Quote note (#204)
If there’s a downside to this, it’s well-hidden:
Richard Yonck, writing in the Scientific American, calls the recent “passage of the Space Act of 2015 in the U.S. House and Senate” the Dawn of the Space Mining Age. In essence, it “gives any American who successfully extracts natural resources from outer space the property rights over the haul.” The act has angered those who believe the cosmos should be free from the greedy scourge of capitalism. For the first time in human history, celestial objects, once the property of all because they were inaccessible to everyone, can be bought and sold by those who can reach them. […] … At stake is not only the biggest Gold Rush in human history, but the greatest territorial expansion since the Age of Discovery. Most products built from space resources will be left outside of earth’s gravity well and men will go up to join their products rather than return them to Terra. Exploration means diaspora.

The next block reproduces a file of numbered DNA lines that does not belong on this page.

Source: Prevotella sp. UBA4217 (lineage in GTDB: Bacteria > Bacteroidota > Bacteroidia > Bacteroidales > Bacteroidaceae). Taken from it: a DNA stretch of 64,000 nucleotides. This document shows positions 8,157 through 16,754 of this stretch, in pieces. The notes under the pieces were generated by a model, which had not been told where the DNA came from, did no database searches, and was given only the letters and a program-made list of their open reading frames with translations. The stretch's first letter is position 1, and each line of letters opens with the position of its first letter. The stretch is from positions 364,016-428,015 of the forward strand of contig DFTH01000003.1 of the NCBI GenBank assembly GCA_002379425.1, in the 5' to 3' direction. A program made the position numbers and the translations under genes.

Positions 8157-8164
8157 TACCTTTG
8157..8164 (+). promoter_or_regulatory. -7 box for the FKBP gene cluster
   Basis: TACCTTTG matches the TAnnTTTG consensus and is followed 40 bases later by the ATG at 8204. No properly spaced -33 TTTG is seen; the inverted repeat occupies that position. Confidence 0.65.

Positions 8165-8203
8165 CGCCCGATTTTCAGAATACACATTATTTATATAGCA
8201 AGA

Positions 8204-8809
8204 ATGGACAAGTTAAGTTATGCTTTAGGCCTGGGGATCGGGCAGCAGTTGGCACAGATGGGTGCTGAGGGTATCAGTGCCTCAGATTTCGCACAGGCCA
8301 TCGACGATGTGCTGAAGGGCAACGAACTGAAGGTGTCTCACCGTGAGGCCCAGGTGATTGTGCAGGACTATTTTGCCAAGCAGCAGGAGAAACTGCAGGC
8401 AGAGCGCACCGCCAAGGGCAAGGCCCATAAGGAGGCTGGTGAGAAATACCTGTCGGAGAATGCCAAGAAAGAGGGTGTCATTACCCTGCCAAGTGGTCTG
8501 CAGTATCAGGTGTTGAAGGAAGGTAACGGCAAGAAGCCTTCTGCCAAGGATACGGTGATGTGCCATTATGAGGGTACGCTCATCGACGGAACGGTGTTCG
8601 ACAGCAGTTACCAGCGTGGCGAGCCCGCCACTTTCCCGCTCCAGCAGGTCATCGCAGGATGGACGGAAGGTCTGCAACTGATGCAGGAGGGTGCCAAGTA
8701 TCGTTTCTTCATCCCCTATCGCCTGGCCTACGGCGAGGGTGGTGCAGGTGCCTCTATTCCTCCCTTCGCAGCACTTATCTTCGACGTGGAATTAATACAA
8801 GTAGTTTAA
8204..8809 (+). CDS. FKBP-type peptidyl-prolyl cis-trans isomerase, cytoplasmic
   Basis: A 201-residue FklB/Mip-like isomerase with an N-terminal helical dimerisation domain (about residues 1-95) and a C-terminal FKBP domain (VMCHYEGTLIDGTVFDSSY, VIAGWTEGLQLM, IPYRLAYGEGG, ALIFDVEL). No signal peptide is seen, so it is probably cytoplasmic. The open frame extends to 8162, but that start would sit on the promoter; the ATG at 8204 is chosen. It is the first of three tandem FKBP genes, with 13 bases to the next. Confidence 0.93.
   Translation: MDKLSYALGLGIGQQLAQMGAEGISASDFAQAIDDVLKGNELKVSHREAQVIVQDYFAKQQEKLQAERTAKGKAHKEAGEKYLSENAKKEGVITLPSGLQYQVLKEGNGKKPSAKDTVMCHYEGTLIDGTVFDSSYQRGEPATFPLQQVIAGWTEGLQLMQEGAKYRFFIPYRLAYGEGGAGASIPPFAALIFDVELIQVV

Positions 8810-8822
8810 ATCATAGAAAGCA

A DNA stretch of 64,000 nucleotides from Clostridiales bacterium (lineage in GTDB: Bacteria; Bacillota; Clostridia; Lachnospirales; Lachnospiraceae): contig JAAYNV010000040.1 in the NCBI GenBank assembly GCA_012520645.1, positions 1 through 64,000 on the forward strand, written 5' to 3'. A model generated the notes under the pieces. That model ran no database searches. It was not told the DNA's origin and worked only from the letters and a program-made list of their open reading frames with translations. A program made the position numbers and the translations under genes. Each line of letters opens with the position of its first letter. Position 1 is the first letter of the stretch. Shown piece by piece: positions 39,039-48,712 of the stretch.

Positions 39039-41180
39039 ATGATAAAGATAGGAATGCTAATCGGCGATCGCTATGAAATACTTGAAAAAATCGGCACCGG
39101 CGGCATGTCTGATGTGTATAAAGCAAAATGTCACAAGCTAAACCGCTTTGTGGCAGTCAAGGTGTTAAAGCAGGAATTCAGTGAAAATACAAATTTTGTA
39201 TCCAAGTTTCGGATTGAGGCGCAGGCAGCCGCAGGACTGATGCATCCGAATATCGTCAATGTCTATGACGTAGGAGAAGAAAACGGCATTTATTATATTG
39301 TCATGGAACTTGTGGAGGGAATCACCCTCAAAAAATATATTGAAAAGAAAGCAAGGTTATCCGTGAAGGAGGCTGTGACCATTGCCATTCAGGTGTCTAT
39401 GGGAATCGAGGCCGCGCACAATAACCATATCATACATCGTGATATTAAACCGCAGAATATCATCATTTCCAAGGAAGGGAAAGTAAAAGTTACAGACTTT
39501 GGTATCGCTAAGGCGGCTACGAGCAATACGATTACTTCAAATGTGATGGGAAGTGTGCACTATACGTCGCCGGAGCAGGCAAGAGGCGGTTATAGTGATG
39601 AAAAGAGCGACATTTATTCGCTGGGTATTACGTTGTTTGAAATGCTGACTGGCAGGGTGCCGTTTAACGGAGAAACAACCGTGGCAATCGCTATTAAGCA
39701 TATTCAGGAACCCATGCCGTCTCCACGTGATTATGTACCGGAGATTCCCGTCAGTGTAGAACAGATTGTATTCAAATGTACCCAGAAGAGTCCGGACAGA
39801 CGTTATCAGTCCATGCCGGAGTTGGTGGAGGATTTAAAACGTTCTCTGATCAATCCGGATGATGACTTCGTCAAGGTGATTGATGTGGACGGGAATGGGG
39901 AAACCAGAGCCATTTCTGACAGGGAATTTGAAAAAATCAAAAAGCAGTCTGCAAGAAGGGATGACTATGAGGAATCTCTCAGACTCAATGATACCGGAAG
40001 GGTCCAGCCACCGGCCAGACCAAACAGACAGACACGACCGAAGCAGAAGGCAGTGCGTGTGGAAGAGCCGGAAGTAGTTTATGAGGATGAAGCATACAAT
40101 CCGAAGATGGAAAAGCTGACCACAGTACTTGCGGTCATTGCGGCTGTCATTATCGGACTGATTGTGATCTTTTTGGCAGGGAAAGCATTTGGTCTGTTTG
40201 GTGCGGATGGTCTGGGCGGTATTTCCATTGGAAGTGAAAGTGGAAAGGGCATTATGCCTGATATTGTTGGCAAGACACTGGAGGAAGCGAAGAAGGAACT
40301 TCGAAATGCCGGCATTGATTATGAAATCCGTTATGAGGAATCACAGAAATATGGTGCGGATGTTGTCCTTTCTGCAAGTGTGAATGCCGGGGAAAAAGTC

Off-world development is going to take a while to catalyze, but it’s ultimately where everything that matters is going to happen.
Since possession is 99% of the law under the new regime, the capitalist ethos threatens to return with a vengeance, much to the discomfort of instinctive liberals. “Under one provision of .. the Space Resource Exploration and Utilization Act of 2015, commercial companies get the rights to any resources that they collect from celestial bodies. The provision is important for companies like the asteroid mining company Planetary Resources, which recently partnered with Virgin Galactic. ‘Now, if you go out somewhere in space and you pick [something] up, it’s yours,’ said Chris Lewicki, the president and chief engineer of Planetary Resources.” […] It’s the kind of resource-grabbing starting gun and invitation to innovation that hasn’t been seen since 1492, which may be one reason why the Left and International Law experts are so uneasy with it.